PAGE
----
Perfect Chaos

The Blog of Author Steven Colborne

A response to Richard Dawkins on the absurdity of the crucifixion

There’s a lot that I don’t agree with Richard Dawkins about. But he once said this in an interview:

“It’s a horrible idea that God, this paragon of wisdom and knowledge and power, couldn’t think of a better way to forgive us our sins than to come down to Earth in his alter ego as his son and have himself hideously tortured and executed so that he could forgive himself.”

This strikes a chord with me and seems to encapsulate something rather absurd about the Christian faith.  I think the central point here is one that I discuss often in my books and on this blog – the problem of free will.  Christians might argue that in the act of Jesus’ crucifixion God is not forgiving himself but sinful human beings.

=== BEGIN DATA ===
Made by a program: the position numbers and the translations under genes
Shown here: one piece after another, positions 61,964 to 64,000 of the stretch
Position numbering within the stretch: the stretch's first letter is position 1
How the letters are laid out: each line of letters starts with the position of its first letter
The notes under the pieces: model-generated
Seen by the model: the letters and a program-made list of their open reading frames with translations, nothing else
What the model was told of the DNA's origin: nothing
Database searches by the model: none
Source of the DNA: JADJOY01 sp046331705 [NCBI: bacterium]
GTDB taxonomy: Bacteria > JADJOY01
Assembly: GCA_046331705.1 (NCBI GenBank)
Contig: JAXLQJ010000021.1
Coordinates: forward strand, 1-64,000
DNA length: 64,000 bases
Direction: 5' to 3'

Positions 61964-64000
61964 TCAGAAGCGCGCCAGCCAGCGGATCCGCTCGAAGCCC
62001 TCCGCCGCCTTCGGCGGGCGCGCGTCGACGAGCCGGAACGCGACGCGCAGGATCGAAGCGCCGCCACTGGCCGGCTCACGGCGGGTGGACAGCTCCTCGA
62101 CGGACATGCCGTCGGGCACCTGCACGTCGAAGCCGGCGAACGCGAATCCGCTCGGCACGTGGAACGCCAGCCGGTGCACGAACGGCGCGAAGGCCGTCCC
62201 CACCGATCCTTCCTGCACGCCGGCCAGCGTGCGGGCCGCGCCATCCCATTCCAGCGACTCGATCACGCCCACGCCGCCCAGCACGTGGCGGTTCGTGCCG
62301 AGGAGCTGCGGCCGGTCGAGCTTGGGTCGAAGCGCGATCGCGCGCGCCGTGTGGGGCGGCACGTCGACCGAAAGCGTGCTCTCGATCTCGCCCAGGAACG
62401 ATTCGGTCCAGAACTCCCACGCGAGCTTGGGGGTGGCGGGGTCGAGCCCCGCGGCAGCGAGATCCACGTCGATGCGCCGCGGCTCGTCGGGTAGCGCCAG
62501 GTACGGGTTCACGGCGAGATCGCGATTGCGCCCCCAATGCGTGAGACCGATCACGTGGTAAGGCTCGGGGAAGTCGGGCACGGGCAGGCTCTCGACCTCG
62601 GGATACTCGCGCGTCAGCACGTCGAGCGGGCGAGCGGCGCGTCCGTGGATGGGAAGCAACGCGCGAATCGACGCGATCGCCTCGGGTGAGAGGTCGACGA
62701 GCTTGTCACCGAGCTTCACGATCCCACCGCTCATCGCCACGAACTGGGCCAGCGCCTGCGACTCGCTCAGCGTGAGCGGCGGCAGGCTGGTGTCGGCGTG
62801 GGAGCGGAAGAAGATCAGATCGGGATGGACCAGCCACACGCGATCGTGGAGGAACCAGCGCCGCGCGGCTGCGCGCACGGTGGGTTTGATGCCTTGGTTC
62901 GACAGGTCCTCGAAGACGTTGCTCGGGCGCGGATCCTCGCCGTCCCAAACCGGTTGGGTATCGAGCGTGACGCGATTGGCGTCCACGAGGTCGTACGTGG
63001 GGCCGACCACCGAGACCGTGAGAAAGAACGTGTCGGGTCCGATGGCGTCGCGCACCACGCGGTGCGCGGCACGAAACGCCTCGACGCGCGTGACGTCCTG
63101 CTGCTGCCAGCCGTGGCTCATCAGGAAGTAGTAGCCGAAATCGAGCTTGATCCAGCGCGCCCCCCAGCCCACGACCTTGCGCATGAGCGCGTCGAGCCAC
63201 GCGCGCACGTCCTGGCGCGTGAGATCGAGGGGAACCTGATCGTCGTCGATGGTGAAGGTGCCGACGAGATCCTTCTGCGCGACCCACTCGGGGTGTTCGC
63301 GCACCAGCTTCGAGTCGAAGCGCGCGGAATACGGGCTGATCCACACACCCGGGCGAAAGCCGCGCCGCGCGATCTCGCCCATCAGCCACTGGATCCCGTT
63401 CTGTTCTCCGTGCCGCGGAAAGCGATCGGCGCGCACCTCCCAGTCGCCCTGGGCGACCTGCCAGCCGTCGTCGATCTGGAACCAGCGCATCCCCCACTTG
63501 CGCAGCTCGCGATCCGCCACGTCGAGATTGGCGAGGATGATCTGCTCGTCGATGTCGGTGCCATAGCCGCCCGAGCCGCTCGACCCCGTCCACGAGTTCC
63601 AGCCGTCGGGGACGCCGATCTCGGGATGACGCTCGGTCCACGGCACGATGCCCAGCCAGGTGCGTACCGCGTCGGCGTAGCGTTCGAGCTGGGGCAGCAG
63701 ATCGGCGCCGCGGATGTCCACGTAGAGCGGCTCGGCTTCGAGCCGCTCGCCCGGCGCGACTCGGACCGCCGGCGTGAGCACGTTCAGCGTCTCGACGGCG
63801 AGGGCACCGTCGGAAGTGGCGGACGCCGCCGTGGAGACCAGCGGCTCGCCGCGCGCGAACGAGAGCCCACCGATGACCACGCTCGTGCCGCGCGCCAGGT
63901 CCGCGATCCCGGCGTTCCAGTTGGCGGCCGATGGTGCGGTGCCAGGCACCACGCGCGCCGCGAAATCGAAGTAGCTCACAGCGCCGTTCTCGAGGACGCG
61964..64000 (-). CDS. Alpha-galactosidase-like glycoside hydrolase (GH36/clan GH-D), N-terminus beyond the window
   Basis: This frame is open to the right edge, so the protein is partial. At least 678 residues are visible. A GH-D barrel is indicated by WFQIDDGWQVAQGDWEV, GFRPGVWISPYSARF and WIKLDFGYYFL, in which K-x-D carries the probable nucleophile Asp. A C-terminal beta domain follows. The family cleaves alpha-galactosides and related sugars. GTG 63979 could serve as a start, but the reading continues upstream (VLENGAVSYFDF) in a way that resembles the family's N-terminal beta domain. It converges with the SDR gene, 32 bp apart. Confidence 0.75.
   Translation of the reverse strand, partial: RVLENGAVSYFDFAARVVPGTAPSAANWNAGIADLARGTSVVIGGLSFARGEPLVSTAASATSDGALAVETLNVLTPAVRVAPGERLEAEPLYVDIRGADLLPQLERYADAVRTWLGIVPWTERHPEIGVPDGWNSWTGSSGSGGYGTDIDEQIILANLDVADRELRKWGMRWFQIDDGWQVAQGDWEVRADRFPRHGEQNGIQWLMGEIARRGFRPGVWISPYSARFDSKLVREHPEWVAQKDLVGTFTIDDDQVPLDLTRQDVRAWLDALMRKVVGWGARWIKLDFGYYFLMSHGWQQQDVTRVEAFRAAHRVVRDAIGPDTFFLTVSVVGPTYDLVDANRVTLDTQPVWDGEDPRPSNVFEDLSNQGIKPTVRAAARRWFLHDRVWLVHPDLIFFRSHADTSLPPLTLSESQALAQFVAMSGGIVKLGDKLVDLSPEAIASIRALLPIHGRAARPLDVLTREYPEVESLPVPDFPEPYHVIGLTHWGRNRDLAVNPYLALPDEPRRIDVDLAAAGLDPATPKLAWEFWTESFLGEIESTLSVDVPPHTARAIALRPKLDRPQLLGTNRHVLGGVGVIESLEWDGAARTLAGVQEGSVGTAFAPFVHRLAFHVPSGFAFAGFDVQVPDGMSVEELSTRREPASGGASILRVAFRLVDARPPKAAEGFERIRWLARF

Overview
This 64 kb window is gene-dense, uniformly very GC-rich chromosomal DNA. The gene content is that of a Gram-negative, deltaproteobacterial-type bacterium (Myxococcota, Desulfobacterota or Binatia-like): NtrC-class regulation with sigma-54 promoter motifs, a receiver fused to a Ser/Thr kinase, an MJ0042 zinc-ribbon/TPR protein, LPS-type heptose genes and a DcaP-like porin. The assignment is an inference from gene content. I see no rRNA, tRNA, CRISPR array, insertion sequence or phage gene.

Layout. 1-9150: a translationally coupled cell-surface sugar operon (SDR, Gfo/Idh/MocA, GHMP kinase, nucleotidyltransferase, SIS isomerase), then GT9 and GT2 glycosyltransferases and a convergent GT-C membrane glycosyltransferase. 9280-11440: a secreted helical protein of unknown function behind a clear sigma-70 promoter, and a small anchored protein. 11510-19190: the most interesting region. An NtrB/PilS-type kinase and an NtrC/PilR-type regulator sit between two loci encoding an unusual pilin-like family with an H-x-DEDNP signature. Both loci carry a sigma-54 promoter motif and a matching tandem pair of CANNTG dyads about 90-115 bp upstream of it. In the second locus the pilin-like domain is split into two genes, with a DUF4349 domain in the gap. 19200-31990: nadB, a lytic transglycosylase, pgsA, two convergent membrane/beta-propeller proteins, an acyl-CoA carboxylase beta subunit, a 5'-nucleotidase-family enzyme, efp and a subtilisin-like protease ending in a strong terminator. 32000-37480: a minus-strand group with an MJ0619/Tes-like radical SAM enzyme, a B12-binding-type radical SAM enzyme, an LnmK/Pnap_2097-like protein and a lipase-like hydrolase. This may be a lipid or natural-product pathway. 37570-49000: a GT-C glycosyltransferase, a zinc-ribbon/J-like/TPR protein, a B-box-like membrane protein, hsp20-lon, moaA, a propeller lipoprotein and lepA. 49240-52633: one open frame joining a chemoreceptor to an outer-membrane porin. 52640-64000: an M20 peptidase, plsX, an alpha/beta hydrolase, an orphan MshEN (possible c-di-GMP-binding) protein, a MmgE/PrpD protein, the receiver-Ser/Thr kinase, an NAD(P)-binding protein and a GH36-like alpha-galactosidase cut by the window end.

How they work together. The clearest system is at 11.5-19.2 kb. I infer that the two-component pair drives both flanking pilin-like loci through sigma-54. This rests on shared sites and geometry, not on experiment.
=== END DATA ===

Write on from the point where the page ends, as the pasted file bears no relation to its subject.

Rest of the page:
When Dawkins talks about God ‘forgiving himself’, the implication is that God is in control of sin and therefore that we don’t have free will, which is also what I believe.  If we don’t have free will then the whole notion of forgiveness is absurd, because human beings can have done nothing freely that would need forgiving. In this light the story of the crucifixion is very strange indeed.

The reason why I don’t believe we have free will is because I believe in a God who is omnipotent, omniscient, and omnipresent.  Everything that exists is a part of God, and this means that God must be in control of everything that happens, including what is referred to as ‘sin’.

The following quote from Epicurus is apposite here:

Is God willing to prevent evil, but not able? Then he is not omnipotent.